In his mind, Victor was not ready to take on a partner in the business. He did not think the business was big enough and he felt that a future partner should be someone who had something significant to offer to grow the business. Right now, he just needed an employee interested in earning a part-time salary by helping him manage the flow of messages with the influencers.
Victor tweeted out his needs. After reviewing a few of the candidates who responded to his tweet, Victor decided on Carl. He was young, a high social media consumer, and was already handling some accounts on Twitter with hundreds of thousands of followers. More than that, Carl was eager to learn and willing to put in the time without asking for equity. Yet Victor also realized that Carl would have access to a great deal of proprietary information about the business and that he needed to protect his assets in case things did not work out with Carl. Victor therefore contacted a small business lawyer who helped him to draft both a salary package for Carl and an agreement that included nondisclosure, noncompete, and nonsolicitation clauses. Carl was paid on a month-to-month basis based on his workload and time spent. Victor now had his first employee.
The second challenge Victor faced came as quite a shock to the system. He had been using PayPal both to receive payments from his clients and to pay his influencers. But one day, late in the evening, just as he was about to send out payments to his influencers for the next day’s campaigns, PayPal blocked his account. This problem risked damaging his reputation both with his clients (i.e., the word would quickly get out that he might not be capable of managing large campaigns and of guaranteeing results) and his network of influencers (i.e., they might begin to think that he didn’t keep his word as promised).
Victor quickly called PayPal to find out why his account had been frozen. It turned out that the account had been flagged for suspicious activity since there were large quantities of money going in and out of the account every day without any registered invoices or receipts to account for the movements. Victor then realized that the informal mechanisms he used to deal with his clients and suppliers were no longer tenable. Up to then, he had been working on the basis of verbal agreements and personal trust. But the size of the company and the customer base now demanded more formalized mechanisms to regulate conditions and payments with his clients. Again, he contacted his lawyer who was quickly able to draw up a standard contract that he could present to each of his clients. He called his influencers to explain why their payments were delayed that day. By the next day, the contracts had been signed, the influencers were paid, and he was up and running again. But the experience had taught him a lesson about the importance of formal contracts in a business setting.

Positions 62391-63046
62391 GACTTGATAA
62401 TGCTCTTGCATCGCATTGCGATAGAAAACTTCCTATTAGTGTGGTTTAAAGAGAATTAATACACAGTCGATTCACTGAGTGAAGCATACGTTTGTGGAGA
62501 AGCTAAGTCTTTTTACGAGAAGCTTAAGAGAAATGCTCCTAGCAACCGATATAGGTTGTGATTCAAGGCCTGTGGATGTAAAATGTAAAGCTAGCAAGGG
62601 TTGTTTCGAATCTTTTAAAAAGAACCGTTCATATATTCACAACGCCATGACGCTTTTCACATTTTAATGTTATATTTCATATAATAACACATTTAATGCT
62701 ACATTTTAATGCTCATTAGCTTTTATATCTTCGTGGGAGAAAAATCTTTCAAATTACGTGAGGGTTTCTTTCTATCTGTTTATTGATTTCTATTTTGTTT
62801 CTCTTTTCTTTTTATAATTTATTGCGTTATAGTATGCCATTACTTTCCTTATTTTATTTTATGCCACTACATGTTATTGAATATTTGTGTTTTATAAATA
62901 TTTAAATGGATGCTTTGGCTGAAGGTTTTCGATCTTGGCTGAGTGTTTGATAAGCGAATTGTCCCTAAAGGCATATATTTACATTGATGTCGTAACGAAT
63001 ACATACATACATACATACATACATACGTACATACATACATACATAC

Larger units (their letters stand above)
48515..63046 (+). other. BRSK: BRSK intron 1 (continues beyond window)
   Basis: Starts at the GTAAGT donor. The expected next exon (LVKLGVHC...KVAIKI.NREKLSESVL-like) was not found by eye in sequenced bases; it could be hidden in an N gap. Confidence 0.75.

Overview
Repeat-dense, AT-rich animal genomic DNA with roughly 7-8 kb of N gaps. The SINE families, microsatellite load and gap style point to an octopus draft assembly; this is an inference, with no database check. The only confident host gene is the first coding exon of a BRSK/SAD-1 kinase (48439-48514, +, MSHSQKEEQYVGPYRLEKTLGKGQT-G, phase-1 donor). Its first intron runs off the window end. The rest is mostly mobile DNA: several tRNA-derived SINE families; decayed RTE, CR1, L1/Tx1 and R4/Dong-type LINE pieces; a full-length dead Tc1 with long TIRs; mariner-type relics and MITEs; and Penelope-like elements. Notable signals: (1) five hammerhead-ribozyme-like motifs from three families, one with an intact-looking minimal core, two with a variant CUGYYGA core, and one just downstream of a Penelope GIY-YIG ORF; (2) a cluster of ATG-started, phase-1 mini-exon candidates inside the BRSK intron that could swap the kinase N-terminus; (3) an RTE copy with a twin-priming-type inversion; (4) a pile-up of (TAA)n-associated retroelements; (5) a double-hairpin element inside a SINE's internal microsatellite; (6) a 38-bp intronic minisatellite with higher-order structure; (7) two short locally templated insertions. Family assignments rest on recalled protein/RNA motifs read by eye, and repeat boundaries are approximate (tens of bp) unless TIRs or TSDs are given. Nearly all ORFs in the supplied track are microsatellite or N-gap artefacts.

With the business growing, Victor needed to hire a few more employees to help him in the business. He assigned Carl full responsibility for handling contracts with the influencers, while his new recruit, TJ, was given responsibility for handling client relationships. He later hired Barbara as a general office manager, although the office remained a virtual space; the team was still working out of their homes or dorm rooms. But at least he had employee contracts in place and hiring new people was relatively simple.